The first Nokia flagship phone in forever boasts a dual-lens camera, crafted in collaboration with optics expert Carl Zeiss. We’ve gone hands-on with the Nokia 8’s Dual Sight snapper and here’s our in-depth camera preview.
Nokia flagship devices from yesteryear always put a strong emphasis on photography chops. The likes of the Lumia 1020 were pretty much cameras with bolted-on phone bits, while a long-standing relationship with Carl Zeiss certainly paid dividends.
Which is why the new Nokia 8, created under new owners HMD Global, is such a relief. This all-new flagship Android phone boasts a dual-lens ‘Dual Sight’ camera on the back, once again produced with some help from Zeiss. Specs-wise it’s serious business and we had a chance to play around with this mobile shooter ahead of the official launch, to see if this handset is strong competition for the Galaxy S8, OnePlus 5 and other top-end camera tech.
Nokia 8 camera preview: Hardware
Nokia’s ‘Dual Sight’ double-lens camera offers a monochrome as well as a colour lens, which work together to produce sharp and satisfying results. Both can shoot 13-megapixel images and then combine them, for finer detailing.
You can of course capture some bokeh-style effects as well. Like the OnePlus 5, Huawei P10 and other dual-lens shooters, the double lens setup means you get some nice depth-of-field effects, which help your subject to stand out against a blurred background. That colour lens also offers built-in Optical Image Stabilisation, to help eliminate judder and shake.
Around the front of the Nokia 8 you’ll find yet another 13-megapixel lens. Like the rear efforts, you can shoot up to 4K Ultra HD resolution video using that selfie snapper, which is quite rare to find; most handsets max out at Full HD.
Nokia 8 camera preview: UI and features
The Nokia 8 camera app offers a solid balance between features and ease of use. The main interface is simple enough not to overwhelm, while also giving quick access to plenty of handy tools and bonus modes.
On the right hand side you’ll find the fast-acting shutter button, as well as the toggle to switch to video mode. There’s also a subtle button for opening the camera tools menu. For photos, you can bring up manual controls (giving direct access to white balance and scene modes), as well as the panorama function and an obligatory beautify mode. For video, you can swap between standard, time lapse and slow motion footage.
Meanwhile along the left edge of the camera app you’ll find the usual flash toggle and a means of switching between the front and rear cameras (or using both at once; more on this in a second). You can also swap to live stream mode at any point.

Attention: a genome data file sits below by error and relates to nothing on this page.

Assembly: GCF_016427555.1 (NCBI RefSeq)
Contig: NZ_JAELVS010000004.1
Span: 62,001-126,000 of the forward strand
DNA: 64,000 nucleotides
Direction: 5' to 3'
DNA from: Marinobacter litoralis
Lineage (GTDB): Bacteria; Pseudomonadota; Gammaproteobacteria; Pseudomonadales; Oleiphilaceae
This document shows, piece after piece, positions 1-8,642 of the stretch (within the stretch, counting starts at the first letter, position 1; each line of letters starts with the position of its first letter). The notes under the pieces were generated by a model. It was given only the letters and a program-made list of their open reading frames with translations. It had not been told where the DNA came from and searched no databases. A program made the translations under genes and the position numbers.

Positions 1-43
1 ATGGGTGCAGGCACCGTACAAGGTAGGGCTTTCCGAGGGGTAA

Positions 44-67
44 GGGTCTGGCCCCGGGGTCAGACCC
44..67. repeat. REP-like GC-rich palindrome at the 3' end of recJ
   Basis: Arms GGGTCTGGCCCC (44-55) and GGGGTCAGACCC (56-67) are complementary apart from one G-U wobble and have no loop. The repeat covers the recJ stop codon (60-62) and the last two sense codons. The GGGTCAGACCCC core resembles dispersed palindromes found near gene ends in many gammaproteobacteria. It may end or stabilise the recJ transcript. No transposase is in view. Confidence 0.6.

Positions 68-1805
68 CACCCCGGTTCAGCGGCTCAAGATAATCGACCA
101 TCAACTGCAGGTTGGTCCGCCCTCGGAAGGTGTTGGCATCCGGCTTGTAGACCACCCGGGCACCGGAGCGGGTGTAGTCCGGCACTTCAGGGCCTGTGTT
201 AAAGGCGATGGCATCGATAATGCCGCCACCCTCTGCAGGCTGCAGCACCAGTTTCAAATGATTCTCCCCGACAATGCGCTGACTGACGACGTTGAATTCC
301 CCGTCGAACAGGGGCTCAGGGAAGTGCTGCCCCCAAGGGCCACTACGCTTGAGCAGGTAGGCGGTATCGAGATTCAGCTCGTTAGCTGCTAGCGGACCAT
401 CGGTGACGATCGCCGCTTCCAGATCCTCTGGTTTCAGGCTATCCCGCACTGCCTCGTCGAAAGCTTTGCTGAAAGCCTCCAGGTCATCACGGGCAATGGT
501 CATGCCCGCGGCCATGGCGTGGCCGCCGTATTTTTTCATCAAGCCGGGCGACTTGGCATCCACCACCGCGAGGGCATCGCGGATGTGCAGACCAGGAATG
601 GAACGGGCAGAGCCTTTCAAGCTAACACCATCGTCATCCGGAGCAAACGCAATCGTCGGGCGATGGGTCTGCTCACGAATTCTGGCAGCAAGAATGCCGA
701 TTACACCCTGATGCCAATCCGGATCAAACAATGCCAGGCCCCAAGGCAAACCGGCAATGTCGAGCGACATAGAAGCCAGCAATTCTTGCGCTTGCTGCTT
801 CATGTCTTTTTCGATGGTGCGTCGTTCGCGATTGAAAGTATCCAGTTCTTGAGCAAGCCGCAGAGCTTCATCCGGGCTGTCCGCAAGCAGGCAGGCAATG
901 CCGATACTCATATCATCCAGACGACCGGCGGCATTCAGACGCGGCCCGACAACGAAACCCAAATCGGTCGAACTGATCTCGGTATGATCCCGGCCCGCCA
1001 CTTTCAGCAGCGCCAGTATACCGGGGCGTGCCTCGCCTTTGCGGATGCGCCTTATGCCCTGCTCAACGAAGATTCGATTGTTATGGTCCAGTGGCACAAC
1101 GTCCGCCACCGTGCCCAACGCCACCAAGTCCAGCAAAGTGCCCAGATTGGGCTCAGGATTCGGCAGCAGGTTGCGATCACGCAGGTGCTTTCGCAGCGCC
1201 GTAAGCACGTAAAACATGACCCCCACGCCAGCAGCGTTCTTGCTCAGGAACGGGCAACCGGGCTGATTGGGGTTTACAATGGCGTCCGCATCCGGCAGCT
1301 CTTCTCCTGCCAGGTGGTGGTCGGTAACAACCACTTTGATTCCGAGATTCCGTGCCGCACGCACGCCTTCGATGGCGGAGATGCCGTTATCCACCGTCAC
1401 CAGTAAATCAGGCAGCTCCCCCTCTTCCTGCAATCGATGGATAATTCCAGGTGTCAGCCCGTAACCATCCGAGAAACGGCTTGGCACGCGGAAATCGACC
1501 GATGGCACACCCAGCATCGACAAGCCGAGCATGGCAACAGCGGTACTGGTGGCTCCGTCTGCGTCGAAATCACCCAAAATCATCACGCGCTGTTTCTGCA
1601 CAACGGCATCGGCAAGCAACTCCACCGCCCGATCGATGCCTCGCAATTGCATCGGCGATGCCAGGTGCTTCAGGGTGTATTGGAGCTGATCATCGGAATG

If you’re into vlogging your life, the Nokia 8 will definitely be a desirable tool. You can stream your life directly to Facebook or YouTube using the rear cameras and the 13-megapixel selfie camera; either separately or using both at once, with a split-screen effect. You can also simply capture photos and videos using both sets of cameras simultaneously, which HMD is calling…the ‘bothie’. Just when you thought groufies had the game all wrapped up.
Of course, that’s a feature we’ve seen before from the likes of Samsung, although it never seemed to catch on at the time. It’ll be interesting to see if Nokia can enjoy more success.
Lastly, the dual-lens setup allows you to shoot ‘live bokeh’ images. This adds a pleasing blurriness to a photo’s background, to help your subject to stand out. This is something found on other dual-lens snappers also, including the OnePlus 5 and Huawei P10, and it’s definitely an effective way to capture someone’s portrait.
Nokia 8 camera preview: Photo capture
In our hands-on session with the Nokia 8, we got the chance to test out the Dual Sight camera and take some sample shots. So far, we’re certainly impressed. The handset’s Phase Detection Autofocus is fast enough to lock onto your subject almost instantly, and allow successive snaps to be taken without delay when pounding the shutter button.
Test photos came out well-balanced, even in the harsh midday sun. However, we’re yet to test out low light functionality. Both lenses sport an f/2.0 aperture, so chances are you’ll get more grain than from the OnePlus 5, Galaxy S8 and other camera phones boasting a higher aperture.
Nokia 8 camera preview: Video capture
You can shoot up to 4K footage with both the front and rear cameras, making the Nokia 8 one of few phones that can record Ultra HD video using the selfie snapper. There’s also an option for slow-mo and timelapse video capture, pretty standard features for modern mobiles.
When shooting video, HMD’s Ozo Audio solution offers 360-degree sound capture. That’s accomplished via multiple microphones (three in all) built into the frame, so you can capture noise from any direction (which also helps provide some noise cancellation for phone calls). This was unfortunately difficult to test out in the limited time we had, so stay tuned for our in-depth Nokia 8 camera review to find out more.
Image stabilisation so far seems good, although again we’ll be testing this in the real world to see if the Nokia 8 can rival Samsung’s Galaxy S8, the OnePlus 5 and the iPhone 7 phones for shooting your home movies.
Nokia 8 camera preview: Video hands-on
Here’s a closer look at the Nokia 8’s camera tech, in our full first-look phone review.